What are the ISO 27001 Controls?

PLEASE NOTE:  ISO 27001:2013 was revised in 2022.  The new standard has 93 controls, 11 of which are new.

Read more about the new ISO 27001:2022 Standard:

Unlike other management system standards, ISO 27001 for Information Security, provides a lengthy annex of 114 controls and control objectives.

It is mandatory to address the controls within Annex A of the standard, and while you aren’t required to implement EVERY control, you do need to justify their inclusion or exclusion from your management system.  

Usually justification for inclusion falls within one of several categories including:

  • to treat a risk
  • it is a legal requirement
  • it is a contractual requirement
  • it’s best practice

While justifying the exclusion of controls must be for a valid reason, for example excluding the control for ‘Outsourced Software Development’ because you do not outsource your software development.

What Are the Controls?

The controls fall into 14 categories.  We won’t address every control here but the broad headings are:

A5 Information Security Policies

A6 Organisation of Information Security

A7 Human Resources Security

A8 Asset Management

A9 Access Control

A10 Cryptography

A11 Physical & Environmental Security

A12 Operational Security

A13 Communications Security

A14 System Acquisition, Development & Maintenance

A15 Supplier Relationships

A16 Incident Management

A17 Information Security in Business Continuity Management

A18 Compliance

As you can see, the controls cover wide ranging aspects of the organisation and should not ordinarily be the sole responsibility of the I.T department.

Why do the ISO 27001 Controls Start at A5?

It may seem odd that the controls in Annex A start at A5 rather than A1. This is because the controls of Annex A correspond directly to those in another standard from the ISO 27000 Family, ISO 27002.

In ISO 27002 there are some introductory and explanatory sections 1-4, so the controls begin at section 5.  

During an ISO 27001 Certification audit, you will be audited against the control text within ISO 27001 only.  However, there are many benefits to reading the extended guidance on each control within ISO 27002.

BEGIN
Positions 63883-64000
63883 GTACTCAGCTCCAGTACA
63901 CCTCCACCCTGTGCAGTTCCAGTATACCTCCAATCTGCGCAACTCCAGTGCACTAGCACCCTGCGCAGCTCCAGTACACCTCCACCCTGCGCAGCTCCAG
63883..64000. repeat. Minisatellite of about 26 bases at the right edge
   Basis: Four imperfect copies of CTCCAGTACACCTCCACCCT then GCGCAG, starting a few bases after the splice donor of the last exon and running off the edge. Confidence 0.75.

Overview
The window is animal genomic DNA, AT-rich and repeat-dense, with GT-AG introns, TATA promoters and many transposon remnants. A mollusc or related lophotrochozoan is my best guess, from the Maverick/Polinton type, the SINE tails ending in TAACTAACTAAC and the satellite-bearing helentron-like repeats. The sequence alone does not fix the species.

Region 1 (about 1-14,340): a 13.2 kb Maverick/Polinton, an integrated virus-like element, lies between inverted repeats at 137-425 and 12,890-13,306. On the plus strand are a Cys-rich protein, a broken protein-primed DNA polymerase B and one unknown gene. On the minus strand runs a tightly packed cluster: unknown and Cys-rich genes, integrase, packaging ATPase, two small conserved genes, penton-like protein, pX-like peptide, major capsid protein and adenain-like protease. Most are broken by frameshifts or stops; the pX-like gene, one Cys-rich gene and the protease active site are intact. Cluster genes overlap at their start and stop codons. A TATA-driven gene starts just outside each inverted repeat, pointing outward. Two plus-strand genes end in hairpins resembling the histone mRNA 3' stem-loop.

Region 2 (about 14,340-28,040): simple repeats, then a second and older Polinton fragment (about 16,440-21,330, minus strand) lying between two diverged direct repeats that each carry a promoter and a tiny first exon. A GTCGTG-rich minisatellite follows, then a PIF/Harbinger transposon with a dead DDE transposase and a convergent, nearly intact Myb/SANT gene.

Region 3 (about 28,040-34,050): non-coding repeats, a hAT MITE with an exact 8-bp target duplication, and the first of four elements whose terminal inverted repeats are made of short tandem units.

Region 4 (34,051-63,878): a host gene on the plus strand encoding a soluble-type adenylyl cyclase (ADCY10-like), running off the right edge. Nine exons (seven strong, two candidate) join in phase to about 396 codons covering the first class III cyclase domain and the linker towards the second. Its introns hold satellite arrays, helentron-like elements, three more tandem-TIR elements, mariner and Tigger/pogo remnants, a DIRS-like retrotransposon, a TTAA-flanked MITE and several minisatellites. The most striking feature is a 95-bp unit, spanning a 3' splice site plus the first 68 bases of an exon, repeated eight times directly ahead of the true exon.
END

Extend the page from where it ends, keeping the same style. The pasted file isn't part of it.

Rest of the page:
What is a Statement of Applicability (SOA)?

As described above, it is a mandatory requirement to justify either the reason for including a control in your management system, or the reason for excluding it.

This justification should go into a document called the Statement of Applicability (SOA), which tells interested parties which controls you have applied.

The SOA should be kept under review, as things change and you may find you need to bring different controls in/out of scope.

The SOA Version number is also printed on your ISO Certificate as evidence of the scope that has been audited.  If you change your SOA version you may require additional audits or at least a new certificate.

Is a Policy Needed for Every Control?


It is tempting to produce a document for every control in the standard, and in some very complex organisations that may be appropriate.  

However, there are drawbacks to this approach including:

  • Too much documentation will not be read or understood by stakeholders.
  • Over time, there may be contradictions between policies as your management system evolves.
  • It can be difficult to keep documents up-to-date.
  • Reviewing large amounts of documents can be time consuming.
  • Raising awareness of large amounts of documentation can be difficult.

There are some controls where there is an obvious mandate for a policy, for example the Access Control Policy.

However, you should take a control-by-control approach to Annex A ensuring you can evidence each control.

What if a control is not Applicable to us?

You may exclude a control if it can be justified that the control does not apply to you.  

You should write the reason for the exclusion in your SOA document.

However, the vast majority of the controls will apply, with the number of exclusions usually in single figures.

I don’t really understand what the control means.

This is perfectly understandable. The standard has been produced over time, last updated in 2013, and includes contributions from national standards bodies across the world.

The text in ISO 27001 only includes one or two lines of explanation per control.

If you are stuck on the meaning or intention of a particular control, refer to that control within ISO 27002.  Here you will find a much longer explanation of the requirement with some examples.

ISO 27002 can be downloaded here.

Get Started with ISO 27001.

This blog is part of a series exploring ISO 27001 implementation and certification.

Assent Risk Management are experienced ISO 27001 Consultants who can support you in a variety of ways including:

ISO 27001 Gap Analysis,

ISO 27001 Implementation Project,

ISO 27001 Internal Audits

We also have a Gap, App & Wrap scheme utilising our online project management system.

Contact us to discuss how we can support your organisation’s journey towards ISO 27001 Certification.

Robert Clements
Robert Clements
Articles: 290